AIRPORTS: From sky to ground, Toronto Pearson looks to become a hub of it all

  • Toronto’s Lester B. Pearson airport is Canada’s largest aviation hub, handling an estimated 47 million passengers in 2017
  • The airport is planning to become a second ground transportation hub in the Greater Toronto Area
  • Union Station West project would link rail, bus passengers from across the region
Transit_Map-800x370 Pearson

A plan showing Pearson airport as a second ground transportation hub in the Toronto region. The U represents increasingly crowded Union Station downtown. (Pearson airport)

You would think that an airport expecting to handle almost 50 million passengers this year might have enough on its plate keeping all those people happy, but Toronto’s Pearson airport is increasingly turning its attention to the millions of people who pass outside its doors, every day.

The airport is pitching to become a second transit hub for the Toronto region, connecting air passengers with busses and trains destined for points right across the region.

It wasn’t so long ago that getting to Pearson on public transit was an ordeal, starting with a local bus route. Over the years, getting from the city centre to the airport got easier, first with an express bus from the end of the subway line, then with an express train to downtown Toronto with the opening of the UP Express train in 2015.

Similar improvements have been added to other municipalities in the area, including a new express bus from nearby Mississauga, launched in October.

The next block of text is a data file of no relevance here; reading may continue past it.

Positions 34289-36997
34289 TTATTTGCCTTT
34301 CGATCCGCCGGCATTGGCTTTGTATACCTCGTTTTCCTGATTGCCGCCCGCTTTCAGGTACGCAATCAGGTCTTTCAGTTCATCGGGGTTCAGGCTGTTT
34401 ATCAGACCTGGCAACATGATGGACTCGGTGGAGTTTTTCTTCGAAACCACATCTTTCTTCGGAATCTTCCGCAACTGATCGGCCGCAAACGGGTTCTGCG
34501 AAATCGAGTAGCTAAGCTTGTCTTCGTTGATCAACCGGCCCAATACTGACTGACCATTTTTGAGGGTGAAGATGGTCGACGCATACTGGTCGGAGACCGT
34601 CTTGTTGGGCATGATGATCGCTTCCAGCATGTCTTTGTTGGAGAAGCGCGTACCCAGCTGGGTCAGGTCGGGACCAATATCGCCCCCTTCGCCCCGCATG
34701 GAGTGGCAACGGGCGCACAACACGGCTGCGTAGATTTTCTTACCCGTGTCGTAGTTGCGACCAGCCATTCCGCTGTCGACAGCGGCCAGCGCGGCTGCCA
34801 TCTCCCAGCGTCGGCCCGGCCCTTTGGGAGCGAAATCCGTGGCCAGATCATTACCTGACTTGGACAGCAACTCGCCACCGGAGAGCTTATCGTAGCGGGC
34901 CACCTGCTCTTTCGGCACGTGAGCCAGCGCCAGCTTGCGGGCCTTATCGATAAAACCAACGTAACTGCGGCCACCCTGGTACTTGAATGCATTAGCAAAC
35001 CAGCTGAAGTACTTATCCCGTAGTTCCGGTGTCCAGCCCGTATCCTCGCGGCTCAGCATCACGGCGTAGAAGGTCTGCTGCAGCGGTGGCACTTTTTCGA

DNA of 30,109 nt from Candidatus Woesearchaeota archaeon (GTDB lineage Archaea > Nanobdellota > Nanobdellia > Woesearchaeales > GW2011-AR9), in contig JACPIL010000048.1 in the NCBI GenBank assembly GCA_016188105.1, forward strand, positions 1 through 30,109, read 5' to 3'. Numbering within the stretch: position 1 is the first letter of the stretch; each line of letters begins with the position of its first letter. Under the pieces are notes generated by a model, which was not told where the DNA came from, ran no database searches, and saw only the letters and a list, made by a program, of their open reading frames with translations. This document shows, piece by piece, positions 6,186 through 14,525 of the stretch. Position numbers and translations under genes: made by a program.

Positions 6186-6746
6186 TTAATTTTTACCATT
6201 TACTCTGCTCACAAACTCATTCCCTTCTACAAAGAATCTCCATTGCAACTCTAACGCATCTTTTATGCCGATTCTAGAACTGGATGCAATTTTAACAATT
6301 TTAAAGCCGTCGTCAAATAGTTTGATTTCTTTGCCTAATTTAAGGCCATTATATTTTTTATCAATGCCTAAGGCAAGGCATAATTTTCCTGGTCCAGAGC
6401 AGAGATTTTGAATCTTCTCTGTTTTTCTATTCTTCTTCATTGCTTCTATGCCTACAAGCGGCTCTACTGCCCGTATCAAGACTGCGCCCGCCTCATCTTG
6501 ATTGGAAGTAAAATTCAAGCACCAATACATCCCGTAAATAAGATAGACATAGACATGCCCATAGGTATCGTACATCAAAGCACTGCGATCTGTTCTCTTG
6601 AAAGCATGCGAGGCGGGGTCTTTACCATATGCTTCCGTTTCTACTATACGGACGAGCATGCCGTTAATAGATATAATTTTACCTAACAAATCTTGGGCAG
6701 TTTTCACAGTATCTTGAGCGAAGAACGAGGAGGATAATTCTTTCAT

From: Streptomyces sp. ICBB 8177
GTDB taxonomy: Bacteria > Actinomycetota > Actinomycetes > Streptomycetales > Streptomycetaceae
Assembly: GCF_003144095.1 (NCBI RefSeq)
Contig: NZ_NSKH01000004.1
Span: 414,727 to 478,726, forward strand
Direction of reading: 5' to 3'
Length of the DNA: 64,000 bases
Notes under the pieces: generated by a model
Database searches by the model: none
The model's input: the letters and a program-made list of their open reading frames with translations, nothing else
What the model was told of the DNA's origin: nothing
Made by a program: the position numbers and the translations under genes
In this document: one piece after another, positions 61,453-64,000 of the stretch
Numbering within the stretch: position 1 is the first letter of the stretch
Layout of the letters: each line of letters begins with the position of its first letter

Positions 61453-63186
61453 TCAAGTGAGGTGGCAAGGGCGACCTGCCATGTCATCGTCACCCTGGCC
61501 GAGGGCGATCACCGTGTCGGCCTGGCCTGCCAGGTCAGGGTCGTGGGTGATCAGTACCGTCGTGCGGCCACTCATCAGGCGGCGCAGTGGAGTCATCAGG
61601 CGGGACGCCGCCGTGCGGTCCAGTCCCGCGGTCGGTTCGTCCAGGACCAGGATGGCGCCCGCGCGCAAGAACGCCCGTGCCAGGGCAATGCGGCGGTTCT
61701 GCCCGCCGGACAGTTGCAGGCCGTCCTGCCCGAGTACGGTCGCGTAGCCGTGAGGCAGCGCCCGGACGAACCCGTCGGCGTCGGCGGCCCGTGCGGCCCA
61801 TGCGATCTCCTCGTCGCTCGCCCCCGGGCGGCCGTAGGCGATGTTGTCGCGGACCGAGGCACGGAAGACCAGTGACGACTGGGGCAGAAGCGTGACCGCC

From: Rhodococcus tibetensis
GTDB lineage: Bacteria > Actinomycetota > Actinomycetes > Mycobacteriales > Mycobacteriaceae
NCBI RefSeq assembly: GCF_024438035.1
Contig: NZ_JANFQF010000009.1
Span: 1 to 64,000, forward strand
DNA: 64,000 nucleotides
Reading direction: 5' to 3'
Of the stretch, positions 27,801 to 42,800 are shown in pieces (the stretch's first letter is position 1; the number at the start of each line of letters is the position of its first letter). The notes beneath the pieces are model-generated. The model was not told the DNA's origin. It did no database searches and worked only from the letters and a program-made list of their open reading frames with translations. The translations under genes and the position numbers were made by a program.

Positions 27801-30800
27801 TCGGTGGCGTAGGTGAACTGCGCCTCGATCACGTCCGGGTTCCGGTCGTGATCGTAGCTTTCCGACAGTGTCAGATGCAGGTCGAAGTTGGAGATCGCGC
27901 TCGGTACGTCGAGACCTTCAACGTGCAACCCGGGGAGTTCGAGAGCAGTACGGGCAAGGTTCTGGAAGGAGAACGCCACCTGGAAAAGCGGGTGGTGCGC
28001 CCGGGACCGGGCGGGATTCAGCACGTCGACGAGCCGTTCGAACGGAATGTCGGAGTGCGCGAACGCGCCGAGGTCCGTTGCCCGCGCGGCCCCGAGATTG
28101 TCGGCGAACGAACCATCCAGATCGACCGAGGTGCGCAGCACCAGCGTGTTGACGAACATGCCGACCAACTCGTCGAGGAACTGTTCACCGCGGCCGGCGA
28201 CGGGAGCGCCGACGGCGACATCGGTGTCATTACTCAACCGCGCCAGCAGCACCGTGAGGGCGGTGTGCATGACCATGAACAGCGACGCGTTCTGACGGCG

A UP Express train leaves Toronto’s Pearson airport (photo: Rick Radell/UP Express)

Those new routes potentially open up airport jobs to a new pool of workers, whose commute is faster and easier. As many as 49,000 people work at or near the airport as part of a 24/7 operation.

Now, the airport wants to make it simple to get to municipalities across the region, touting its vision at a recent conference of green businesses at Pearson.

“We have a vision for a passenger facility that could also serve as a second major ground mobility hub for the region,” – Todd Ernst, Director of Aviation Infrastructure, Energy and Environment

The plan would mean thousands of people would no longer have to pass through downtown Toronto on their commutes, avoiding congestion at Union Station.

The airport has hired consulting company HOK to design the facility and is pitching regional mayors on the plan, hoping to convince decision-makers to send more bus routes Pearson’s way. A study suggests creating a transit hub would reduce traffic congestion and allow for the creation of 15,000 – 30,000 new jobs in the airport area alone.

“The Toronto Pearson regional transit centre represents the marriage of aviation and ground transit,” said Robert Chicas, AIA, director of Aviation + Transportation at HOK, said in a release when his company was hired this spring.

Pearson airport expects the first phase of its transit hub to open in the late 2020s.

By 2037, Pearson expects to handle up to 87 million air passengers a year.

Lester B. Pearson airport in Toronto is Canada’s largest hub. (photo: GTAA)